e, Staub (1971) worked with pairs of kindergarten children, asking one child to act the part of someone who needed help (carrying something too heavy) and the other child to act the part of a helping person (to think of actions to help).
Staub (1970) explicitly assigned responsibility to kindergarten and first-grade children.
Greitemeyer and Osswald (2010) examined the hypothesis that playing a prosocial (relative to a neutral) video game increases helping behavior.
Lawrence Kohlberg (1976) believed prosocial behavior to be a component of moral reasoning, which is a function of cognitive development.
moralizing: “Look, you made Susie cry; it’s not nice to pull hair.”
prohibition with explanation or statement of principle: “You must never poke any one’s eyes! He won’t be able to see!”
withdrawal of love, physical or verbal: “I can’t hug you when you’ve been mean.”
neutral: “Russell is crying because you hurt him.”
prohibitions without explanation: “Don’t ever do that!”
12-7 Gender Roles and Sex Typing
gender role: to the qualities individuals understand to characterize males and females in their culture
12-2 Antisocial Behavior: Aggression
basic principle of learning theory is that actions are contingent on consequences— behavior that is reinforced (rewarded) will be repeated; behavior that is not reinforced (ignored or punished) will cease (but may be suppressed)
Bandura (1973, 1991), children learn through a series of reinforcing and non-reinforcing experiences when it is appropriate to act aggressively, what forms of aggression are permissible, and to whom they can express aggression without disapproval or punishment
experiment by Bandura (1973), children were exposed to one of three conditions: They viewed a film showing a successful aggressive model enjoying a victory; they viewed a film showing an aggressive model being severely punished by the intended victim; or they did not see any film (the control condition). The children who saw the aggressive model rewarded for aggressive behavior exhibited more aggression on subsequent observation than did children who either saw the model punished or saw no model.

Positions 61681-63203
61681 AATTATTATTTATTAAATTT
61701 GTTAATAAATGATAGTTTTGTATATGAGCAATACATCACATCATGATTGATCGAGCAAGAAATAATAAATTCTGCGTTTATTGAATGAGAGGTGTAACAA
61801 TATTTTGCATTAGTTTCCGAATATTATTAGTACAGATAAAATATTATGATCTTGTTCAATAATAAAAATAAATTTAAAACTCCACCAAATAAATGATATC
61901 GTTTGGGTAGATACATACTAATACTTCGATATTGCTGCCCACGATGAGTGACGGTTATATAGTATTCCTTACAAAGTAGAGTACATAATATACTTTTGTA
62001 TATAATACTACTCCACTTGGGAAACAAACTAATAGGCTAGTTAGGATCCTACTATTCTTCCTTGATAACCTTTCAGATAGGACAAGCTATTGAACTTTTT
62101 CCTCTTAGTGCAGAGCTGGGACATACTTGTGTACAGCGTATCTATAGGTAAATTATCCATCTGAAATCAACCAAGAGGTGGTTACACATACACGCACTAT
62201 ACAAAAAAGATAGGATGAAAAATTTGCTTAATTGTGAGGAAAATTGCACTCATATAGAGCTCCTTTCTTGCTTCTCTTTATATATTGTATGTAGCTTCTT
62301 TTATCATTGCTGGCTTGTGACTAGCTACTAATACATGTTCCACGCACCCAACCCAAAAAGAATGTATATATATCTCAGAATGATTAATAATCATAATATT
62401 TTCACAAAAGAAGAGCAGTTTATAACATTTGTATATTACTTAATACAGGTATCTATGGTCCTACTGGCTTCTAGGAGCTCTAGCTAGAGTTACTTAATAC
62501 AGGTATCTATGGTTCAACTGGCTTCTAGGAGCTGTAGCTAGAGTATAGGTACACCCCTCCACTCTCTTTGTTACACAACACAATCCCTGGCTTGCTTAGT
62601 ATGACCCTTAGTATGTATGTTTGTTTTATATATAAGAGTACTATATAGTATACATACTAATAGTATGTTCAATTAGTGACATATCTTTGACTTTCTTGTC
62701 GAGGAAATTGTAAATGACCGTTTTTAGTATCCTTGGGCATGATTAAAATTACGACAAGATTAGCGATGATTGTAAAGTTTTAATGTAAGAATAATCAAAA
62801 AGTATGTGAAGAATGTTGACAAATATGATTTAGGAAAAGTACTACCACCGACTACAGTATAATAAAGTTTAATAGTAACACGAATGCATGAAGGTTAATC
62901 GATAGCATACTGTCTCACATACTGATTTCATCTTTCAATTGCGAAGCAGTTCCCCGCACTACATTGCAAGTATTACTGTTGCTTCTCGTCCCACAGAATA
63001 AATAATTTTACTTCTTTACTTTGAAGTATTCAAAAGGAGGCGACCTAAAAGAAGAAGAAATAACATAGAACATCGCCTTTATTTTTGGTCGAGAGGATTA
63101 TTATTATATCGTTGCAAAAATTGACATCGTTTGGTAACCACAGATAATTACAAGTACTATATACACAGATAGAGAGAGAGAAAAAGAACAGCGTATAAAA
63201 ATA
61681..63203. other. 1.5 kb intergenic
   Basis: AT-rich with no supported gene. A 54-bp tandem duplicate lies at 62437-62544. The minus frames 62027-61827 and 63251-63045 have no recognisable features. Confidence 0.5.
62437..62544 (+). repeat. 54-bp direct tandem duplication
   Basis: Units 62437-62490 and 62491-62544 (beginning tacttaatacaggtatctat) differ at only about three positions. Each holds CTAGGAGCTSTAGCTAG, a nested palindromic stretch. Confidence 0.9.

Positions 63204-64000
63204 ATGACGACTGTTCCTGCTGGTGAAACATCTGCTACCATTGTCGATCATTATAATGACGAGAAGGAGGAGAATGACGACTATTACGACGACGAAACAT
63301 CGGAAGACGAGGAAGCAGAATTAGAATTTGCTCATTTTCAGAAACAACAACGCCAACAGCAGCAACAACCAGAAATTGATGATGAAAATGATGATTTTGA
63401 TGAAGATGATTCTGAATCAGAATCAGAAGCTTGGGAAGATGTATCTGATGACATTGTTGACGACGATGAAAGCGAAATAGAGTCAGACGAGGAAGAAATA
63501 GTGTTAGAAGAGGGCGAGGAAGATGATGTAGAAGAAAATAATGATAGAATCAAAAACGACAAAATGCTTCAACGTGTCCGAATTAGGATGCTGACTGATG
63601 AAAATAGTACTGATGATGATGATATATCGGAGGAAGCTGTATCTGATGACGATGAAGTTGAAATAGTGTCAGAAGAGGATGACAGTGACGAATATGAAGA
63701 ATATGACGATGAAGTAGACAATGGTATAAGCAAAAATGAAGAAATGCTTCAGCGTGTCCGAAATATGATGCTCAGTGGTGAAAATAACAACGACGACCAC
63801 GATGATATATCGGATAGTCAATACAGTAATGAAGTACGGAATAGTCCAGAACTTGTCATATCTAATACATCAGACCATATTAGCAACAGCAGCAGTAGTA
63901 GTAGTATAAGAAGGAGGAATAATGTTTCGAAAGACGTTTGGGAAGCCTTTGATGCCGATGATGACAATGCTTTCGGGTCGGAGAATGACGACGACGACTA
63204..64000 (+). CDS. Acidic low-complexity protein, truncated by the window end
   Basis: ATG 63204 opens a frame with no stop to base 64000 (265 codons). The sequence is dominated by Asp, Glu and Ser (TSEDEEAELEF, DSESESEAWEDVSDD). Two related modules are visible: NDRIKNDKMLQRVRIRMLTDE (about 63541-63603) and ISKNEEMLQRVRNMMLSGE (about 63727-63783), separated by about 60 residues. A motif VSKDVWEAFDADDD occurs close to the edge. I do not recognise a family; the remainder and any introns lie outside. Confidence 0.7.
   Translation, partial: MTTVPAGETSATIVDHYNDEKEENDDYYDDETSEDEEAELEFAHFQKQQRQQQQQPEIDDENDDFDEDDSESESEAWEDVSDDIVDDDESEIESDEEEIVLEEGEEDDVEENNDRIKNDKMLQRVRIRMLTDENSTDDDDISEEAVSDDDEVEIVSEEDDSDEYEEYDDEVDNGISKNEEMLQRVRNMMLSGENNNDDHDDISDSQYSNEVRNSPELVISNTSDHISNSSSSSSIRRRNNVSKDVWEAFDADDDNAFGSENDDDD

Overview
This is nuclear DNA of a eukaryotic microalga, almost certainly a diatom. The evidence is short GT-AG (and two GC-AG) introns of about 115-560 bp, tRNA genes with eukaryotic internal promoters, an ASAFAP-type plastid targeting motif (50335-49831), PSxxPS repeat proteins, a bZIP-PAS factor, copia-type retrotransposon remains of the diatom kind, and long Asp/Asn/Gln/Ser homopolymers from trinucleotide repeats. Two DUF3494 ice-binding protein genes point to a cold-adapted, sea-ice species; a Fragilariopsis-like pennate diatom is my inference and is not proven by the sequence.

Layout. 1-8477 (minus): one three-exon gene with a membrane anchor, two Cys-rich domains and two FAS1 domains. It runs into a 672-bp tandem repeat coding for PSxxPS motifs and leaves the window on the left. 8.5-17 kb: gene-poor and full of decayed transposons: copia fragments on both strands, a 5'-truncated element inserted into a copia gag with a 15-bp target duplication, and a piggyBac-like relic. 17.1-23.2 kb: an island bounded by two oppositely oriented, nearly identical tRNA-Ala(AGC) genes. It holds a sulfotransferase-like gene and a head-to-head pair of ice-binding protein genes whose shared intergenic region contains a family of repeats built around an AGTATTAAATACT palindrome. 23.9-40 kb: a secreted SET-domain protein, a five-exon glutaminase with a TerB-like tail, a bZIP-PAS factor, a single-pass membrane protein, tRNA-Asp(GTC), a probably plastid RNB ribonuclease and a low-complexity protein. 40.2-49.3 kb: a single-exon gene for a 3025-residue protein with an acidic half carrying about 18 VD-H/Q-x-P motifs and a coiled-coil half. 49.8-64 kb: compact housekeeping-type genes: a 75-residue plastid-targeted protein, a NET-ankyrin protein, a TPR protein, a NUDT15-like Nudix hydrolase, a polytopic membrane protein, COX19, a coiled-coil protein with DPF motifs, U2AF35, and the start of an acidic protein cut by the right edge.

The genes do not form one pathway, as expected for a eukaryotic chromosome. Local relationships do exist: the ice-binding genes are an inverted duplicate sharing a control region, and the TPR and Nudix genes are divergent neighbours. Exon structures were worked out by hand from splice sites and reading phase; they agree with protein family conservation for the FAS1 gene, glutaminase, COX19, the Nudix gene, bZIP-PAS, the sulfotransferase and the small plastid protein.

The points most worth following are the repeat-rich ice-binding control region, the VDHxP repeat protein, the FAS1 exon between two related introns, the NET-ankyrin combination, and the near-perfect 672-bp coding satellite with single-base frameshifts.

Society for Neuroscience (2007), many people with pathological aggression go undiagnosed
no drugs for aggression have been approved by the Food and Drug Administration, and social programs are often underfunded or under pressure to serve all who need help
recent advances include:
identifying a host of specific genes and chemical reactions in the brain that are linked to violent behavior
discovering that dysfunctional regulation of the brain chemical serotonin, which affects mood, affects impulsiveness in human
responses that are not rewarded every time they occur, but only sometimes, are very difficult to “unlearn.
males are more aggressive than females, not only physically but also verbally
information processing the way an individual attends to, perceives, interprets, remembers, and acts on events or situation
a death instinct (Thanatos), which works toward the individual’s self-destruction
aggressive instinct can be redirected (crying, punching a doll, hammering nails), then it can be defused.